I want to evaluate this, let me go to this one the review. My meet and greet, how did it go? This is where you want to do this mentally or actually, literally talk about the guide later. You can use that to do these things. How did it go as far as connecting with him? I think okay. It wasn't my best meet and greet cause my camera stuff wasn't ready, and tethering. That kind of killed a little bit there. I would give myself maybe a C on that. That's not bad, remember that's just a gap, and you say, "Okay, there's a gap. "How would I do that better next time? "Make sure someone was getting my tethered stuff going, "and the time where we shoot in the afternoon "you better believe it, "I'm not gonna let that happen again." We gotta learn from that, right? That's where the voices in your head, you can't let those derail you, but move you forward. Then I would say our connection, we were able to connect, but I was trying to teach, and that's hard to multitask there a little bit. I probably w...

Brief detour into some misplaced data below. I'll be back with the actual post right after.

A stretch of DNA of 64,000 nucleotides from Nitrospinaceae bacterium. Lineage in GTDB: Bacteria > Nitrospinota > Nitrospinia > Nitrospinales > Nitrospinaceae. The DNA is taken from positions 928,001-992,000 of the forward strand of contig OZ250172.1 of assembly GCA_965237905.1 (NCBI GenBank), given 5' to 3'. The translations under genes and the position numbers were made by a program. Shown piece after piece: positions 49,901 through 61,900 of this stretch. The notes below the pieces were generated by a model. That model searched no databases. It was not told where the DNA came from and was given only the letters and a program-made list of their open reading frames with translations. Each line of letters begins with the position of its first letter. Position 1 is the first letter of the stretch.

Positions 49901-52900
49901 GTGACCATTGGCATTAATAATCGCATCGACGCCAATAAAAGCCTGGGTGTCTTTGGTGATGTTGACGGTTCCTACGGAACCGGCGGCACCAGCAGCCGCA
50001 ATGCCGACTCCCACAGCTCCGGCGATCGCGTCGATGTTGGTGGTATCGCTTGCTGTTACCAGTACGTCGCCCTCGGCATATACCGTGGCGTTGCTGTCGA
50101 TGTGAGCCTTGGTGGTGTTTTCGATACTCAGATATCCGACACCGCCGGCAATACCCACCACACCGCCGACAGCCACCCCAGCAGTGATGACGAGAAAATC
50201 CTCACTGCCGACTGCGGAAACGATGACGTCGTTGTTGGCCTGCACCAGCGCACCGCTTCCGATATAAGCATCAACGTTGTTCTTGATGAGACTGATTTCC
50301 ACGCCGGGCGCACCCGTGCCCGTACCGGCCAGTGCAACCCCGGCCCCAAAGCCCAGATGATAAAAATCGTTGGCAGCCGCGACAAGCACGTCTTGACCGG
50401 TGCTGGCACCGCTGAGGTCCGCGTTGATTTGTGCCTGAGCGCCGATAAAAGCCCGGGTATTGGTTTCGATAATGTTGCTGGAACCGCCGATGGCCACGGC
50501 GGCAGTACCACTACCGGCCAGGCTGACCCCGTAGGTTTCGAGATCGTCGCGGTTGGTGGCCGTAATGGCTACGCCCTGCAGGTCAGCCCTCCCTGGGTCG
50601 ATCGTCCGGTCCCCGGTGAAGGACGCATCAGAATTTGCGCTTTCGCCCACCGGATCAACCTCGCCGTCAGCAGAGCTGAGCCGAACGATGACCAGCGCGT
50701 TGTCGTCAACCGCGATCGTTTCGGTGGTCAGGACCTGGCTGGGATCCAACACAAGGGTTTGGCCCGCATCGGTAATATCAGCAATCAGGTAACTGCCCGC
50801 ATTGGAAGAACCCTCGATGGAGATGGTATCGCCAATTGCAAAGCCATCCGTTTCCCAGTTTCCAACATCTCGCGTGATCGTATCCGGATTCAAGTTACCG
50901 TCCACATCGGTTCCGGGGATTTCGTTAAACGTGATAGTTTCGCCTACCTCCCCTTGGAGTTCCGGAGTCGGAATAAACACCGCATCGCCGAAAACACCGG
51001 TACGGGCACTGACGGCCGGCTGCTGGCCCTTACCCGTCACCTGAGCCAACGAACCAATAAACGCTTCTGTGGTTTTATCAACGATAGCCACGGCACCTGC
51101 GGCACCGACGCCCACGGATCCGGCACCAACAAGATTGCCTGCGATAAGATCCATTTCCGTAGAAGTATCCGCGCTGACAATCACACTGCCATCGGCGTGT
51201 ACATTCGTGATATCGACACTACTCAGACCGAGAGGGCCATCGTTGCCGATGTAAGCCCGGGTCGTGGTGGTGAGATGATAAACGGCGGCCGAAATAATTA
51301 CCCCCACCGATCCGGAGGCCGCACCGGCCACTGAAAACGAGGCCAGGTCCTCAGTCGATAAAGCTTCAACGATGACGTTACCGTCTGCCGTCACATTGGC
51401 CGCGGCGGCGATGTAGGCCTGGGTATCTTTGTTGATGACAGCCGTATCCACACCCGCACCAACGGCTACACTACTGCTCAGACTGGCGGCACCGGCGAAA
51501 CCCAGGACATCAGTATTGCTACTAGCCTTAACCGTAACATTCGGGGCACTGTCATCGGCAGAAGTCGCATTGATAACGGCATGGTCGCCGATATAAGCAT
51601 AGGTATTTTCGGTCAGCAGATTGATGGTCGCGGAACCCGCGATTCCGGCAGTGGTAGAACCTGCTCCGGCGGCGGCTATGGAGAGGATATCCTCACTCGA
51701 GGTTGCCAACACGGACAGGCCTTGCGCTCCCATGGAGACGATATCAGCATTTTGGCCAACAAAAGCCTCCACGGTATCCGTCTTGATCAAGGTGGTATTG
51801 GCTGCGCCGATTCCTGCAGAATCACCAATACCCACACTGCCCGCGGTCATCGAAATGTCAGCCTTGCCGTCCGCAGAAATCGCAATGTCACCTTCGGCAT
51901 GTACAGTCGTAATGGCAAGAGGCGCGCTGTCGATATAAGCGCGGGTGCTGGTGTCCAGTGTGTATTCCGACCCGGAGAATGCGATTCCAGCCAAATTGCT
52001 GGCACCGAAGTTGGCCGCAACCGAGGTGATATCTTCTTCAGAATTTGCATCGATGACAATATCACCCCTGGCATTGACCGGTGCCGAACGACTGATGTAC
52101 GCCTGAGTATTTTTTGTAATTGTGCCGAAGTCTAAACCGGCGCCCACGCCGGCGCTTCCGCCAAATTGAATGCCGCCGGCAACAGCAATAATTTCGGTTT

ould have, maybe I'll try this afternoon, is had a little bit more of a quiet moment. I'll always clear the set at some point, or just say, "Hey, let's you and I "just focus on each other for a second." I would also just try to ask one deep question, at least. Not right away, but get into it. I didn't quite get there. The light, this is an interesting place. It's really even. His skin was a little bit too shiny for it on me, and if you can see that on there. I would have moved more into the light. I don't shoot in spaces like this. I would tend to say, "Let's go there, or there. "I had a couple of ideas to do." I would have moved around the light a little bit more, but for the sake of teaching, and getting us just a foundation, that's what I would do. I would say more movement within the light. Hopefully, you do this for yourself, and think about, "Oh yeah. "How could I have shifted this?" Really, I could have thrown a V-flat here so, there's a little more directional coming this way. Rather than so perfectly even across this way. Are you with me on that? This is a least my thinking. Gear, I think was probably fine. The 50, I think Drew works really well in the 50. Drew doesn't need a lot as far as lens is concerned. Some of us, when you're capturing portraits, you want a higher energy. Drew, he's like, he's amazing right. He's this kind of person. I think that 50, I probably could have spent more time there with that one. My directorial, the kind of voice was fine for teaching slash connecting. Do you guys agree with that assessment, as far as where we're going with that? Portraiture, three questions. Remember I said to think about these. What is a portrait? The first time I want to think about that is just the sense of what is a portrait in regards to how we define that. It's likeness of a person. If you look it up on Wikipedia, or something, it's some artistic representation and likeness of a person. The interesting question is can it be more than that? Keith Carter, one of my mentors, and a fine art photographer. I've heard him say, frequently, that he'll take portraits of things, like of trees. I'm like, "What Keith? "Your taking a portrait of a tree?" He's like, "Yeah, this tree that's died, "and some of it's branches have fallen off. "I want to capture the character, "the personality, of that tree. "Not the thing, but what's within the thing." I think that's kind of fun. It's a broadening the definition. It doesn't mean that on your website you say portraits of trees. Although you could probably, it would be fascinating study, but it's your intent. I think what a portrait has is intent. It's intent to get, not just what someone looks like, but a little bit more. There's a great teacher at this school where I used to work, Brooks, who taught celebrity portraiture, and he would often say, "Celebrity portraiture, "is really bad photographs of people that we know, "but to be good in this space you have to tell "someone something they don't know about this person." Not just their likeness, we know that. You gotta get more, get that intent to get underneath. Another way to think of it is, can a poem be a portrait? Let me read to you a poem by Billy Collins. It called "Candle Hat." He starts off, I'll skip the first part talking about self-portraits with Cezanne, van Gogh, and Rembrandt. Then he gets to Goya, and he says, Goya, in this self-portrait of Goya, he stands well back from the mirror, and is seen posed in the clutter of his studio. Addressing a canvas, tilted back on a tall easel. He appears to be smiling out at us, as if he knew we would be amused by the extraordinary hat on his head, which is fitted around the brim with candle holders. A device that allowed him to work into the night. You can only wonder what it would be like to be wearing such a chandelier on your head as if your a walking dining room or concert hall, but once you see his hat there's not need to read any biography of Goya or to memorize his dates. To understand Goya, you only need to imagine him lighting the candles one by one, then placing the hat on his head ready for a night of work. Imagine him surprising his wife with his new invention. Then laughing like a birthday cake when she saw the glow. Imagine him flicking through the rooms of his house with all the shadows flying across the walls. Imagine a lost traveler knocking on his door one dark night in the hill country of Spain. "Come in," he would say, "I was just painting myself." As he stood in the doorway, holding up the wand of a brush illuminated in the blaze of his famous candle hat. Isn't that a beautiful poem? Can a poem be a portrait? I think so, I think that's a pretty good portrait of Goya, but there was no picture involved. My favorite part there is he says, "There's no need." Once you see this portrait of him, there's not need to read any biography. Maybe a portrait's a biography in a small way. An authentic portrait is like that authentic biography. Maybe it isn't just likeness, but maybe it's story, character, personality. When you think of people photography, there's a lot that we can fill up that umbrella with. There's so many different ways to photograph people. Beauty photographs, baby, lifestyle, conceptual, family, editorial, but then I think when we shift that to portraiture all of a sudden it's like, "Well, do all those things fit?" Is a fashion photograph a portrait? Is a headshot a portrait? Can you create editorial portraits? When we add the word authentic, then all of sudden we have another layer on top of that, we're narrowing our scope a bit. One way I like to think about is this whole idea of this outward facing or inward facing type of portrait. A headshot is a type of portrait, by all means, but it you go to someone who does head shots, their website, often you'll see head shots, you'll see another category called portraits. You can picture the difference. Can you picture it in your mind already? The headshot is more outward facing, and it's more like, "I want to get work. "Here's my best face or look, or whatever forward. "I want to go that way." The portraits a little more inward facing. Are you with me on that? Beauty or fashion, it's about clothes. Portrait tends to be about the person. We want to start to think about how we do these things. Can you have a journalistic portrait? By all means. The Afghan Girl, Steve McCurry's photograph, one of the most famous photographs in the world was a journalistic portrait that he captured of a girl in a tent. As far as the light, this is the best lighting in the world. She's in a tent, there's darkness behind her, the overhead sun is blocked. There's the brightness illuminating her. It's brightness here, darkness all around here, and it's just like, "Whoa, that's amazing." That was journalistic, but it does have an intent, I think, with it. We want to start to think about how we categorize some of the things that we do. What makes a portrait good? I love the Aristotle's idea about art. That art isn't about outward appearance, but inward significance. I called up Jeremy Cowart, who's great, creative live person too, before this just now, "Hey Jeremy, what's you take? "What makes a portrait good?" He said, "Well, it goes beyond the looks, "and it captures the spirit or the soul." I like that definition as well. I think for me I've shared some of the things that, earlier in the talk. Let me read a couple more, but I like that a portrait resonates. It shows personality, presence, emotion, values, ideals. It expands our understanding of life. Next, we have to ask why does it matter? This is a really important question to ask. Why do landscapes matter? Why does food photography matter? Whatever it is. For me, here's the deal. The last fall, I had this hard drive situation, which I won't get into the details, but I thought I lost every image I'd ever taken. It was about a three week period where I thought that was true. Fortunately, it wasn't, but in that time I had a lot of time to think about what photographs I missed most. Of course, it was my, I have three daughters. Their births, it was their birthdays, it was those moments of them. It was all the people photographs, and this is just me, but it's those people photographs that mattered so deeply to me. It gets you thinking about people. I thought about my friend Chris, and photographs I have of him. I remember in junior high, I found our my cousin died. The first person I knew and loved who died. I found out the news, and I was just weeping, and a bunch of other junior high boys starting making fun of me. They didn't know what happened, they just saw some kid crying. So, they mocked me. My friend Chris came, and gave me a hug. That time, it meant so much. I thought about Chris, when we were 18, and we were rock climbing without ropes. Not a smart thing to do. Here we were rock climbing this place called the Wind Caves. We're 90 feet up, and I am above him. My knees are about his eye level, so I'm right here. He could reach out and grab my ankle, or my knee right there. I start to fall. Chris hooks his hand onto a rock. As I'm falling, literally, he grabs my wrist, swings me this way, sets me down next to him, and saves my life. It was crazy, and I'm like, "Dude, you just save my life." He's like, "No, no." I'm like, "No." I think about, he saved my life. It's like those people. I think about Chris when he was becoming a professional triathlete. I ran over his foot, and it broke in all sorts of places. An accident, it's a long story, but how he forgave me. That bond, that remained. When he was being photographed for a magazine cover. He was on tons of those, but when he asked me to do the shoot. There's little or big things that happen in life. My dad, how we taught me grit and work ethic. I thought about the photographs of him, and the loss of that. Another quick story, not to get too far into these, but I love stories as you can tell. Some of you may have heard this one. I don't know if you have or haven't, but I was in a massive, I was hit by a car, skateboarding, and I couldn't walk. I wasn't very mobile. My buddies were going camping. Long story short, I could do the car camping cause I could go car to campsite, but I couldn't go up into the Sierra Mountains, John Muir country in California. They said, "No Chris, you're coming with us." They took a lawn chair and poles, and they carried me up the mountain. A few thousand vertical feet. It was this crazy experience, and I was like the Pharaoh of the John Muir trail. It was crazy. Four guys, two in front of me, two behind me. They had to carry me like this because the couldn't carry me like this cause "Ahhh!" Fall down the mountain. That wouldn't be very good. I thought about that, and like these friendships, these people who literally did these things for me. I miss those photographs. Why does it matter? This is me, but you gotta answer for you. You gotta think about it in broad terms. The human condition, people matter, sure. What's your reason? What people for you matter? That's where vision and voice happens. What is a portrait? It's a lot of things. For Keith Carter, it can be a tree, or whatever. What makes a portrait good? A lot of things, for me, it's these things. Do you get where I'm going? You do not need to impersonate me. That's not the point, I mean, that would be horrible. That you need to become you, and when you do that magic really happens.